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LONG WAIT ON PATRICIA AVENUE

Shops that lost customers when Nielsen relocated to Oldsmar in 2005 are trying not to lose faith in a big developer.

Over the years, Nielsen Media Research employees helped keep afloat the small businesses surrounding their Patricia Avenue campus.

They bought strawberries at Damir Hercinovic's produce stand, got haircuts at Gregg Wykoff's shop and ate pizza at Umberto's of Long Island restaurant.

But in 2005, the last of the research company's 1,600 employees left Patricia Avenue for a new building in Oldsmar.

Three years later, no one has replaced them. The 17-acre campus at 375 Patricia Ave., which was bought by city-courted developer Grady Pridgen in 2005, remains empty.

"It's had a devastating effect," said Wykoff, owner of Yesterday's Family Hair Care at 120 Patricia Ave., which has shrunk from three full-time employees to two. "It was like the flagship for Patricia Avenue."

Wykoff estimates 20 percent of his business went with Nielsen to Oldsmar. He said the city hasn't done enough to promote the site, which he thinks would be perfect for a high-tech company.

Other business owners report a similar decrease in customers.

At lunchtime, a flood of people used to walk from the Nielsen site to area businesses, said Paul Warth, owner of Paul Warth's Flooring America at 100 Patricia Ave. He said he received business from about five Nielsen employees every month.

The once-bustling Umberto's of Long Island restaurant sat empty during a recent lunch hour.

While the dinner crowd has stayed consistent, restaurant owners Pat and Tony Illiano said the lunch crowd has suffered by 80 percent since Nielsen left.

Business has slowed so much that on weekends, the restaurant pushed back its opening from noon to 4 p.m. They had to lay off a waiter.

"Sometimes I wonder if it's really worth it to be open," Pat Illiano said.

Two months ago, the Illiano brothers gathered local merchants at their restaurant to meet with a Pridgen representative.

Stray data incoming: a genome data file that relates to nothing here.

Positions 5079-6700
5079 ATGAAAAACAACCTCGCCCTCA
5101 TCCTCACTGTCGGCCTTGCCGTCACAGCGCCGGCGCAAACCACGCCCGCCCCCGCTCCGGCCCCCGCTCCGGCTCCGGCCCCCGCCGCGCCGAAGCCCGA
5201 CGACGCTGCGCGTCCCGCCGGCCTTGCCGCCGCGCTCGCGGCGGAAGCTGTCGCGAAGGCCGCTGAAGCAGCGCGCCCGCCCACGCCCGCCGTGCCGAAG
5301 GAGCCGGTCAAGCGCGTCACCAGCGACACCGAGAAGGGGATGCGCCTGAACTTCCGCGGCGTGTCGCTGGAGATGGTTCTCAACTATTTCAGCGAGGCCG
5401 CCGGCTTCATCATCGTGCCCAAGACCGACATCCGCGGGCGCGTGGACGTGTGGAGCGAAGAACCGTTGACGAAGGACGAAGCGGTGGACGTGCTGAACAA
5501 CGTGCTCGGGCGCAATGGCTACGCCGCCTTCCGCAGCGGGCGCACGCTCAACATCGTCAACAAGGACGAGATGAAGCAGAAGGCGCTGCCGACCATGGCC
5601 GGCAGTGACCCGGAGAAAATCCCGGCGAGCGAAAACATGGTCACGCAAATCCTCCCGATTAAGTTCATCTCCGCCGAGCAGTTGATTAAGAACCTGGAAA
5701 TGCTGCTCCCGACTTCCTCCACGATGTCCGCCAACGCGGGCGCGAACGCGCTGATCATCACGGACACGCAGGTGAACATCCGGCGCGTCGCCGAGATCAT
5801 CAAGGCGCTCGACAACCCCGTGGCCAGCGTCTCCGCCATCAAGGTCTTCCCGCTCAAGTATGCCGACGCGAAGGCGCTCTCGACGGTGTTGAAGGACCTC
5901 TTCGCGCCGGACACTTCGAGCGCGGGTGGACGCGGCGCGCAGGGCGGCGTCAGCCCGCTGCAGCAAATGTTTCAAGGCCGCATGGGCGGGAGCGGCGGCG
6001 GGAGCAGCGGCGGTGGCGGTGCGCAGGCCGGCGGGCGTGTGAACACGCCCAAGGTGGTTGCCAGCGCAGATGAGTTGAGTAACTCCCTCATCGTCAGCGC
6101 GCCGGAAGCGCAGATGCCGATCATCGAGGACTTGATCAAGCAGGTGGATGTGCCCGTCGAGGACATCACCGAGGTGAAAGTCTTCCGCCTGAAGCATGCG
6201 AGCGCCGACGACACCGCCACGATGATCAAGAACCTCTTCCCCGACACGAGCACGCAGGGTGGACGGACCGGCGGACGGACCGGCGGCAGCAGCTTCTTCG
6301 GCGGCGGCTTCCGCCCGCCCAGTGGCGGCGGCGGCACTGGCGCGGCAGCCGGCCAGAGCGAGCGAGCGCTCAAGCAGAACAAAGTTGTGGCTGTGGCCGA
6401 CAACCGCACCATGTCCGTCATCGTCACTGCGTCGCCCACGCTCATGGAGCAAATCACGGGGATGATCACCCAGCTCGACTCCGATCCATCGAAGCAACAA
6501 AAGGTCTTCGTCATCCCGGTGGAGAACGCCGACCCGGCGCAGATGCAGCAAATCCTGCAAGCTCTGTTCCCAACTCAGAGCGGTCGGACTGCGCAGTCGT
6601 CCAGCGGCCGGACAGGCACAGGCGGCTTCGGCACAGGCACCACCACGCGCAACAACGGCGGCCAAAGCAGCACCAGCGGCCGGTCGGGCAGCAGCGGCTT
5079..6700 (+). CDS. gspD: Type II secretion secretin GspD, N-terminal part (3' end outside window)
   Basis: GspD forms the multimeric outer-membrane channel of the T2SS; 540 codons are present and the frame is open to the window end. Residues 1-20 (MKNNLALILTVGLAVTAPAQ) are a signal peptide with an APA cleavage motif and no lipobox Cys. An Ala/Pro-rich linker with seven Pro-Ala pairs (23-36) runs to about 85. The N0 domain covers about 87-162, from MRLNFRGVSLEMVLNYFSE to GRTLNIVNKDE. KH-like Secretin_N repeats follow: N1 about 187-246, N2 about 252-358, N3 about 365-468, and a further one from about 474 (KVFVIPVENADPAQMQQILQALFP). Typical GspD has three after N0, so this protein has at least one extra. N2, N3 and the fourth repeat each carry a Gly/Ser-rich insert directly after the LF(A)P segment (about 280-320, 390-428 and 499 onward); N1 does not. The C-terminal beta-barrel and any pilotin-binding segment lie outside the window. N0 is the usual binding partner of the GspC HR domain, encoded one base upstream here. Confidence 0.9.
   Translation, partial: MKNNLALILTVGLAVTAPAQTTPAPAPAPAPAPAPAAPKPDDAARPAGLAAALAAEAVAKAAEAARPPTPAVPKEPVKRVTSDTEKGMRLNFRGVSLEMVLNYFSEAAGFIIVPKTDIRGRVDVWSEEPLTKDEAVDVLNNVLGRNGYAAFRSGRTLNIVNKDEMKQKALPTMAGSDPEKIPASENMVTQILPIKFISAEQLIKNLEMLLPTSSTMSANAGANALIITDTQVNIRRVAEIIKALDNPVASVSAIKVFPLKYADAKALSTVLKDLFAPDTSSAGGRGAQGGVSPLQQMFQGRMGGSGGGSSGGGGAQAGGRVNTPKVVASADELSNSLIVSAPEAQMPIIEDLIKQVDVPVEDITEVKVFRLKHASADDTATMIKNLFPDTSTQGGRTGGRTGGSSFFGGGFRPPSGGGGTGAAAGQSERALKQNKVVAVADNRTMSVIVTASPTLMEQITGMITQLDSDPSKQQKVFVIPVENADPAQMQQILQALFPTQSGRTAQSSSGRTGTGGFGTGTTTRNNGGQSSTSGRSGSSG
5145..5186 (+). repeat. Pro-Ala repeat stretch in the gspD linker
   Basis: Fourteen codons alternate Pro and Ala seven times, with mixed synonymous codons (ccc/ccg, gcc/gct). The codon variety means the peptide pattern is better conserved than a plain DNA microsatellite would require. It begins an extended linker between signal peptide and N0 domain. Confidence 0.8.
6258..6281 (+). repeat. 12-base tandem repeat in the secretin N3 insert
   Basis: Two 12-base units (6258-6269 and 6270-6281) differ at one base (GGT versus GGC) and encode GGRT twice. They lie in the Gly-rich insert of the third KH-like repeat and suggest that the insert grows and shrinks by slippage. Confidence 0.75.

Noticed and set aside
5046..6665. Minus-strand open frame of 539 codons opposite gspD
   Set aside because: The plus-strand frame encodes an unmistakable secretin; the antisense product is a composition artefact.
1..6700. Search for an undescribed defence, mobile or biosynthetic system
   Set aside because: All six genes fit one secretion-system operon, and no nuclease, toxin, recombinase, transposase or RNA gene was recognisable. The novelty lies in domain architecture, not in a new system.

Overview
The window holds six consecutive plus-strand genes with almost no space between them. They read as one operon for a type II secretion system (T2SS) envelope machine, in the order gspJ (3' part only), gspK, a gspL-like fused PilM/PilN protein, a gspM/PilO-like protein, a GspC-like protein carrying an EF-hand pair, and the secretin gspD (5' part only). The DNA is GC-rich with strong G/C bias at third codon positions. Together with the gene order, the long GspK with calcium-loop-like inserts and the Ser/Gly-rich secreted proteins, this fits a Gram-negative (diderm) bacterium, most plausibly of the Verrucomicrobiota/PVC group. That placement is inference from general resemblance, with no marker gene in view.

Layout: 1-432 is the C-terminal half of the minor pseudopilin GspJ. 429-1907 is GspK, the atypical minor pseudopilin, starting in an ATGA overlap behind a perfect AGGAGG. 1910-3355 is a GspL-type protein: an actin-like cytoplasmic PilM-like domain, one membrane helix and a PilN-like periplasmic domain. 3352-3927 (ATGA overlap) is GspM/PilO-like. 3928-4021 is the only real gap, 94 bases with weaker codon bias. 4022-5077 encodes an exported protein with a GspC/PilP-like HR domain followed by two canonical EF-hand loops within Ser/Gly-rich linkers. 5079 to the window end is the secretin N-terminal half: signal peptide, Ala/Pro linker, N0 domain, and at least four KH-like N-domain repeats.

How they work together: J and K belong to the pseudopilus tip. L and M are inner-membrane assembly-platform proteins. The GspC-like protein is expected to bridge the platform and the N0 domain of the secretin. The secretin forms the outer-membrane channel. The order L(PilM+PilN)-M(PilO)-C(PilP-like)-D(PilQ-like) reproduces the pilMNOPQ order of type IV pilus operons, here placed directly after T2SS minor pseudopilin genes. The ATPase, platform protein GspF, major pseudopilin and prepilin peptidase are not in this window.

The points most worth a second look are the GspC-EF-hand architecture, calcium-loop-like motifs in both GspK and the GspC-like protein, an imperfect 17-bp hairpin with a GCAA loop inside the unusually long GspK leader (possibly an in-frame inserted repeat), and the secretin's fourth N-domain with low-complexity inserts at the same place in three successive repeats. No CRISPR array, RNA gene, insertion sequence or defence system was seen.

The developer's representatives have also met with neighboring residents to find out what they want to see at the site, according to Pridgen spokeswoman Rebecca Bray.

Pridgen is proposing a mixed-use development and has acquired some adjoining property, including 5.5 acres at 1060 Scotsdale St. and a little more than an acre at 407 Patricia Ave. According to the Pinellas County Property Appraiser's Web site, Pridgen also owns two nearby lots at 919 and 925 Cedarwood Ave. However, he hasn't submitted any site plans to the city.

Bray couldn't say when the project will get moving, saying the time line depends on the results of the meetings and the market.

In the meantime, the city is planning to study the infrastructure, land use, streetscape and aesthetic needs of various corridors, including Patricia Avenue, said City Manager Robert DiSpirito.

Other areas to be studied are the Dunedin Causeway and the strip of road leading from Main Street to the marina.

While waiting for the former Nielsen site to be developed, City Commissioner Julie Ward Bujalski said she hopes the city can improve Patricia Avenue in minor ways such as extra code enforcement and decorative newspaper boxes until a more extensive corridor study is complete.

"I wish it could be much sooner," Bujalski said. "You try telling a business you need to wait six months to a year to see improvements on a road."

Until then, Hercinovic, the owner of Dunedin Produce, will continue to use the Nielsen site's empty parking lot to teach his daughter how to drive.

He estimates he lost 30 to 40 percent of his business when Nielsen left. Times are scarier now with talks of a recession. He said he hopes to see a business move in that will bring a lot of people back to the street.

"Right now," Hercinovic said, "there's not much happening on Patricia."

Tamara El-Khoury can be reached at tel-khoury@sptimes.com or (727) 445-4181.

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